Ausmus hopes Tigers play with anger now
Baltimore — Tigers president and general manager Dave Dombrowski understands that his manager, coaching staff and the players in the clubhouse aren't thrilled with his decision to trade away three of their top players for a batch of highly regarded prospects.
He would be astounded if they were. But he's made no bones about his rationale for trading David Price, Yoenis Cespedes and Joakim Soria.
"We've won the division four years in a row," he said. "But, however you would like to say it, unless you are in a position to win a world championship — that's where we are at this time. In my heart, I didn't think we were there with the club."
The primary reason for that, he said, was he didn't feel there was enough starting pitching to make a legitimate run this season.
"We just weren't deep enough with starting pitchers to do it on a consistent basis," he said. "But other people might say, 'Hey, the biggest thing for us is to qualify for the postseason.' So I think it just depends on where you are as an organization.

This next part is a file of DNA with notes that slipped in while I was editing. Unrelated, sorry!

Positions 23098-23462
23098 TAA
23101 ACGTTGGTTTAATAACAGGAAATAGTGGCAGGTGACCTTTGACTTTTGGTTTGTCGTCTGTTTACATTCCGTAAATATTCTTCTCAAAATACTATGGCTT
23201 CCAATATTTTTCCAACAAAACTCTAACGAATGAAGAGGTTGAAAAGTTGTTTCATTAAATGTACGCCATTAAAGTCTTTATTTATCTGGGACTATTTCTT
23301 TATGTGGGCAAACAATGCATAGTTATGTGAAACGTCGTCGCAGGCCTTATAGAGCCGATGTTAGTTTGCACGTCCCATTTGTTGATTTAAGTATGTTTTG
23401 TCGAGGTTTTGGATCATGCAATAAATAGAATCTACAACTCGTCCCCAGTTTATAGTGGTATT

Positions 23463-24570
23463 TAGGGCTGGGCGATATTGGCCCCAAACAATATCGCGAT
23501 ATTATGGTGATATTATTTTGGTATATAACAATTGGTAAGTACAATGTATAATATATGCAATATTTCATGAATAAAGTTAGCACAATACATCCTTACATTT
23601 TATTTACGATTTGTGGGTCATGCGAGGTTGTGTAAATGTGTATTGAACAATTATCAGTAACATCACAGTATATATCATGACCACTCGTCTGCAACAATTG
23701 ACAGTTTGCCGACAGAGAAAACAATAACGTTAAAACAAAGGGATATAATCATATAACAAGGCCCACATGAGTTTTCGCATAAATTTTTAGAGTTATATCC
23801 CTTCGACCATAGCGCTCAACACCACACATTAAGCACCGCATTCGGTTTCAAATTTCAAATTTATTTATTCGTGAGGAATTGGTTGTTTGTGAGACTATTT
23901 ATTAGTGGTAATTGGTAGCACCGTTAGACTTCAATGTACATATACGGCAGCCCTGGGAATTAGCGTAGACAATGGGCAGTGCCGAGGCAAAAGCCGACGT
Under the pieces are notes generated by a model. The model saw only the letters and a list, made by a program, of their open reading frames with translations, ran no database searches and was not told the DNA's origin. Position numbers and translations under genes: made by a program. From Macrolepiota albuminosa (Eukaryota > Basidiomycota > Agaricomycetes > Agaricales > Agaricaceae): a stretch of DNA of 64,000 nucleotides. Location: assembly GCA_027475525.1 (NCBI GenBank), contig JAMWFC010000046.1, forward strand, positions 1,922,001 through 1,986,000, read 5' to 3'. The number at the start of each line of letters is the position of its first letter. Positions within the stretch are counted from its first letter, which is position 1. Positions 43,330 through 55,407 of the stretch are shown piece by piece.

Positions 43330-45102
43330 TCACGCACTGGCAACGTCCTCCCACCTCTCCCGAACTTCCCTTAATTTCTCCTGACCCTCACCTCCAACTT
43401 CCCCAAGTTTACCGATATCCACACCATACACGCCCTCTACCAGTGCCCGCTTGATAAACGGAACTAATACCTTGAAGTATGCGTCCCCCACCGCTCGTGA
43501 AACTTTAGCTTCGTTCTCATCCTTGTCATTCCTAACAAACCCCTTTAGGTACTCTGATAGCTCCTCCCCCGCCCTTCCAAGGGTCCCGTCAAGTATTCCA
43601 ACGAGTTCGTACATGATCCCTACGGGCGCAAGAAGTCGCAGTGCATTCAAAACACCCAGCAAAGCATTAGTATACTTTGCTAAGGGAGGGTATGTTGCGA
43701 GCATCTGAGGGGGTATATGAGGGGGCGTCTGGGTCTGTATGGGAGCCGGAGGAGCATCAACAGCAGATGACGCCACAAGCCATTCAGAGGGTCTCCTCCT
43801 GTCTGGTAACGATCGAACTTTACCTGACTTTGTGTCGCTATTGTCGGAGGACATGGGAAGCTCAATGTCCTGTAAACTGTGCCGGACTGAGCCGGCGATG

"I think for us, the prudent move was to say, 'OK, take a step back.' I'm sure that guys in there don't necessarily feel the same way, and I wouldn't expect them to. I wouldn't expect the major league staff to feel the same way."
The mood of the clubhouse hasn't been real chipper since Price, Cespedes and Soria were jettisoned.
"I was prepared for it," manager Brad Ausmus said, "but still, when it happens, it stings a little bit. We have to stay positive. We don't have the big-name players we had a couple days ago, but we're three and a half games back. No one is folding up shop."
Asked if his team was playing angry, Ausmus said, "If they are, good. It helps focus."
Dombrowski referred back to 2009, a time where he made a similar decision to take a step back. He traded Curtis Granderson and Edwin Jackson for a group that included Austin Jackson, Max Scherzer and Phil Coke.
"You take a step back," he said. "Let's put ourselves in a better position to win a world championship. People kind of forget that we did somewhat like this (in 2009). ... We kind of took a step back, and then moved forward. And I think the organization's capable of doing that."